There is no doubt that the dramatic intervention of Australian media magnate Kerry Packer in Australian and world cricket in 1977 represented a great upheaval that appeared cataclysmic and confusing at the time. Supporters of WSC variously labelled it as a ‘great cricket hijack’ (Christopher Forsyth), a ‘staggering coup’ (Trevor Kennedy) and even a ‘democratic revolution’ (Andrew Caro). Others contended that WSC contributed to the ‘Americanisation of cricket’ (Chris Harte), the ‘proletarianisation of cricket’ (Adrian McGregor) and the promotion of hyper-masculine values (Bill Bonney).
Because World Series Cricket had been such a well-kept secret for more than six months, the cricket world was stunned after Australian journalists Peter McFarline and Alan Shiell reported the news on 9 May 1977. The cricket establishment reacted with a great sense of outrage and betrayal at what it regarded as an underhand attack on world cricket traditions and authority.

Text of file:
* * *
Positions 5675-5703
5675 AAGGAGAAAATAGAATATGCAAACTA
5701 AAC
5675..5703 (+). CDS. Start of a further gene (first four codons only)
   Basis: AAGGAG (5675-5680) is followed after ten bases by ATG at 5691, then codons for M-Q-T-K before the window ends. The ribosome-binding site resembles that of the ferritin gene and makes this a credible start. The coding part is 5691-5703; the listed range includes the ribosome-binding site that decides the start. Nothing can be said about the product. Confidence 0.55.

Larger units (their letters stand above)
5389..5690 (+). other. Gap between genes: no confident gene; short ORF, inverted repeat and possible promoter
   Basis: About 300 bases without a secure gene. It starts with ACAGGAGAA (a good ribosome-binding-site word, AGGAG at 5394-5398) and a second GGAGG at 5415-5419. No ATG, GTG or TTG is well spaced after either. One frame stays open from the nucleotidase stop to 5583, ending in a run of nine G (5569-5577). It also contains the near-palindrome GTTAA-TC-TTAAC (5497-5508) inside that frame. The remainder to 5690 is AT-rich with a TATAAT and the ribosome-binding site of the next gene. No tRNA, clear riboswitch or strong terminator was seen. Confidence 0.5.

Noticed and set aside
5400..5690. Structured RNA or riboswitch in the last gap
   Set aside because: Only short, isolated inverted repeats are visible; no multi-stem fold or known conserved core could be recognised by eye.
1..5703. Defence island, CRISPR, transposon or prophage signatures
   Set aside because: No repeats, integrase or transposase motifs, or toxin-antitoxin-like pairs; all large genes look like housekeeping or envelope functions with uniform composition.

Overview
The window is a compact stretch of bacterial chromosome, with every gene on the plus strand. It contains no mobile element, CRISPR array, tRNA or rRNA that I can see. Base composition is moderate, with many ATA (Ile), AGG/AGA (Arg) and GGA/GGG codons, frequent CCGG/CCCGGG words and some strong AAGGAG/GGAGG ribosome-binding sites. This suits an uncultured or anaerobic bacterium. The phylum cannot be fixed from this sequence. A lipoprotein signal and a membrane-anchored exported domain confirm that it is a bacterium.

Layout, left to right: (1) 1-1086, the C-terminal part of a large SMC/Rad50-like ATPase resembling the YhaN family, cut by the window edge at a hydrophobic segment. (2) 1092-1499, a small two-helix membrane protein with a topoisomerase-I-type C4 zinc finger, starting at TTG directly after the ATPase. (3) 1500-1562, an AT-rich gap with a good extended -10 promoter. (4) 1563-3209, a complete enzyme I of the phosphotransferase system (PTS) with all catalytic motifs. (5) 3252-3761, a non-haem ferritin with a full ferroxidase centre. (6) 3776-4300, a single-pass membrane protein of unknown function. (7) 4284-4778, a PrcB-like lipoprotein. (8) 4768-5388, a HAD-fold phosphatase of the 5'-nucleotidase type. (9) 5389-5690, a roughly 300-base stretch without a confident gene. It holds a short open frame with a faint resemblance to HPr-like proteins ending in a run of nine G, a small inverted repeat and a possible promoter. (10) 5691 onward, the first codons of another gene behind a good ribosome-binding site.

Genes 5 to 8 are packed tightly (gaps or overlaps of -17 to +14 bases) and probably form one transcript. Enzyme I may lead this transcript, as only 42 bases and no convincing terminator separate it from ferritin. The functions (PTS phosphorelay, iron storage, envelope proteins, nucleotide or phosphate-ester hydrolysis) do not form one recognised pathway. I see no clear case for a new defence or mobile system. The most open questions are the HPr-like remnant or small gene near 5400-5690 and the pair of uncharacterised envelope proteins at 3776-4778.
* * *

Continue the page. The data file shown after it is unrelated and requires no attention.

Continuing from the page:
The world cricket media, with relatively few exceptions, condemned and denigrated WSC. The upheaval in world cricket was described variously as a ‘circus’, ‘Packerball’ and ‘Packer cricket’ rather than by its name, World Series Cricket, which had been registered on 16 August 1976. After night cricket and coloured clothing were introduced another pejorative term, pyjama cricket, was added to the list. Players who signed up with Packer were described as ‘a bunch of money-hungry mercenaries’ (Eric Beecher). Such descriptions questioned the legitimacy of WSC and Kerry Packer was demonised in the press as an ogre with a ‘meat-mangler smile’.